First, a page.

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'The Browning Version' (R)

By Desson Howe
Washington Post Staff Writer
October 14, 1994

If "The Browning Version" proves anything, it's that a good story is hard to mangle. Director Mike Figgis's adaptation of Terence Rattigan's 1939 play is cluttered with petty and pointless concessions to modern times. But the movie, which stars Albert Finney, Greta Scacchi and Matthew Modine, upholds most of the original drama's heart-wrenching highlights.

Set in the emotionally rarefied atmosphere of a British private school, "The Browning Version" is buttressed by Finney's brooding performance. As Andrew Crocker-Harris, a cold, unpopular teacher who comes to realize that his career, marriage and life have been miserable failures, his almost-Nixonian tenor is the film's greatest asset. It's no coincidence that his name smacks of crockery—hard, cold, unmalleable and, if broken, virtually impossible to repair.

Advised by a doctor to take up less strenuous work, ailing Crocker-Harris is obliged to cut his career short at the Abbey School, where he has taught Greek and Latin for 18 years. As Crocker-Harris and his highly popular, adulterous wife (Scacchi) prepare to leave, the crusty teacher is touched by a generous gift from a teenage student called Taplow (Ben Silverstone). But Taplow's offering—Robert Browning's poetic translation of Aeschylus's "Agamemnon"—becomes a cruel, decisive catalyst in the lives of Crocker-Harris, his wife and physics teacher Frank Hunter (Modine). Things change for all of them.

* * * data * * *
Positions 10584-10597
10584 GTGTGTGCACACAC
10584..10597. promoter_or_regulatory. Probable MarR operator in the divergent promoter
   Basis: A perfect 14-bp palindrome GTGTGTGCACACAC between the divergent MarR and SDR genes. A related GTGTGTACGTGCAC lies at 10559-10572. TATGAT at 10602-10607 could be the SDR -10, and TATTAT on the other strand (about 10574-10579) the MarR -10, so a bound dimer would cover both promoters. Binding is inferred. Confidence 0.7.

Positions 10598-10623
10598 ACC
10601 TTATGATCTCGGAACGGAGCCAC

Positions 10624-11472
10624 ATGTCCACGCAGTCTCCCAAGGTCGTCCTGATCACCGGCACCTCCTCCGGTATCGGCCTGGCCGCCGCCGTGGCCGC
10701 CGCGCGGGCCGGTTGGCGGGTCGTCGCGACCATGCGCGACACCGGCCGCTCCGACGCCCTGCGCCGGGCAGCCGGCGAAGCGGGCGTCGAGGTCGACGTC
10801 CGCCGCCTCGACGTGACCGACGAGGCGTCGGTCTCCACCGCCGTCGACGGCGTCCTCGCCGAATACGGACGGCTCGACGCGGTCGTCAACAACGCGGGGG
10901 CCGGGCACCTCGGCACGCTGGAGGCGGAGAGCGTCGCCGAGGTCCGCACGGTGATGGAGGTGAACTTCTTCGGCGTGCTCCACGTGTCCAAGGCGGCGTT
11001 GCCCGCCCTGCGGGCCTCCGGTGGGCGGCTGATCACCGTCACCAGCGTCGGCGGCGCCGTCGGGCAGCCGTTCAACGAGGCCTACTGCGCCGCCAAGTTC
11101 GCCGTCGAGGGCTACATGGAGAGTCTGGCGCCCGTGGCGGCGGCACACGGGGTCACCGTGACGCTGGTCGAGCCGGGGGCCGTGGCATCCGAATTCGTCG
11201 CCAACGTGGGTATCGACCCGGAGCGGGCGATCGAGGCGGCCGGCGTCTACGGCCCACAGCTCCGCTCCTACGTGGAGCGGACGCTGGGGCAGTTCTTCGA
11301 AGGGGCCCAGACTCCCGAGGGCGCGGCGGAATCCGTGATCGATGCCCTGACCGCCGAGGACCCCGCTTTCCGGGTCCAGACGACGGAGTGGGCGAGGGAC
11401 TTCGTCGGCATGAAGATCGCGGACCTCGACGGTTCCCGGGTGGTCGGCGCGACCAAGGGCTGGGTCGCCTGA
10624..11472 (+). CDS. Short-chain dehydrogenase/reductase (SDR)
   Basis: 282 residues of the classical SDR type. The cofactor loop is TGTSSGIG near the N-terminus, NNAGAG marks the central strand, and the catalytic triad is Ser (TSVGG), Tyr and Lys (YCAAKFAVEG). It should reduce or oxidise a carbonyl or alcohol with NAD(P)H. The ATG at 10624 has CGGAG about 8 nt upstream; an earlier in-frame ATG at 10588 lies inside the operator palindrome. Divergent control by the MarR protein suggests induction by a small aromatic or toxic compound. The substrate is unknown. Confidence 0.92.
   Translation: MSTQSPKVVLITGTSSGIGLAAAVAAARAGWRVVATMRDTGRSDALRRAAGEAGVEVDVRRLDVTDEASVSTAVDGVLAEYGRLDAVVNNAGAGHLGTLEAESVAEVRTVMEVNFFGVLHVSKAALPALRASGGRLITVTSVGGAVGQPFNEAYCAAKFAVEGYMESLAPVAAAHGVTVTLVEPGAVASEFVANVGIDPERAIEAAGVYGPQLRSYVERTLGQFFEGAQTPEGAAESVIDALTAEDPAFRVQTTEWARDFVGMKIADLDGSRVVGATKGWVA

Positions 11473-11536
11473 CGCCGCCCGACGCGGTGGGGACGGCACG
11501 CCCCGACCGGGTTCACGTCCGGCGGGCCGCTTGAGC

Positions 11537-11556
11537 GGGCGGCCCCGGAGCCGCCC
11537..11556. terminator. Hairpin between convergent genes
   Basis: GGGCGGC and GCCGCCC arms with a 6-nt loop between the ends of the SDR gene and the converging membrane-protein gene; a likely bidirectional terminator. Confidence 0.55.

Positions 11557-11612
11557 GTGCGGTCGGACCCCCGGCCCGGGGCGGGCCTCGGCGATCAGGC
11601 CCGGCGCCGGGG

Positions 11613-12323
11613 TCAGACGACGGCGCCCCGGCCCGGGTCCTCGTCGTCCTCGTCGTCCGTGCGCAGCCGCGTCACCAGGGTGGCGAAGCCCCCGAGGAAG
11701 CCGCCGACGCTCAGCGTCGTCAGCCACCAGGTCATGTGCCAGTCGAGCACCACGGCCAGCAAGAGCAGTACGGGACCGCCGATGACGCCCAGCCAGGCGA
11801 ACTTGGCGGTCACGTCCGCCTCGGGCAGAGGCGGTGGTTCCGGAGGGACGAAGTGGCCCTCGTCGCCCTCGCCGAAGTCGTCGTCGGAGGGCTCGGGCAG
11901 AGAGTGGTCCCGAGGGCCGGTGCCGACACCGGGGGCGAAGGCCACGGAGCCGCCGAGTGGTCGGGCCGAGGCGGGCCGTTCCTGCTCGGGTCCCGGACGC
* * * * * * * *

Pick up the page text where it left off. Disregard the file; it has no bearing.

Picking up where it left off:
In his attempt to update the play (and appeal to younger, American audiences), scriptwriter Ronald Harwood gratuitously turns Hunter into an American, throws in a dead-end subplot involving an 18-year-old bully, and sweetens the ending so Scacchi can leave this movie looking nicer than her character is meant to. All Harwood needed was a little more faith in Rattigan, whose film adaptation for the 1951 movie of the same name remains the best "Version" of all. (Video store owners are standing by right now to take your orders.) However, for those unacquainted with the older stuff, Figgis's film—which also features Julian Sands and Michael Gambon—is likely to do the trick. At least Harwood reprises my favorite dialogue interchange from the 1951 movie. In that production, headmaster Wilfred Hyde-White absent-mindedly asks a pupil: "Well, Fortescue and how's your dear mother?"

"Well, thank you, sir," replies the schoolboy, looking a trifle troubled. "My name's Wilson, sir."

"Quite," says Hyde-White, "but your mother's well just the same?"

Yet, even though he reproduces this encounter, Harwood feels compelled to change the names. What's wrong with Fortescue and Wilson? What's wrong with something that works, no matter how "old" it is?

THE BROWNING VERSION (R) — Contains nothing offensive except minor profanity and Matthew Modine trying to act.

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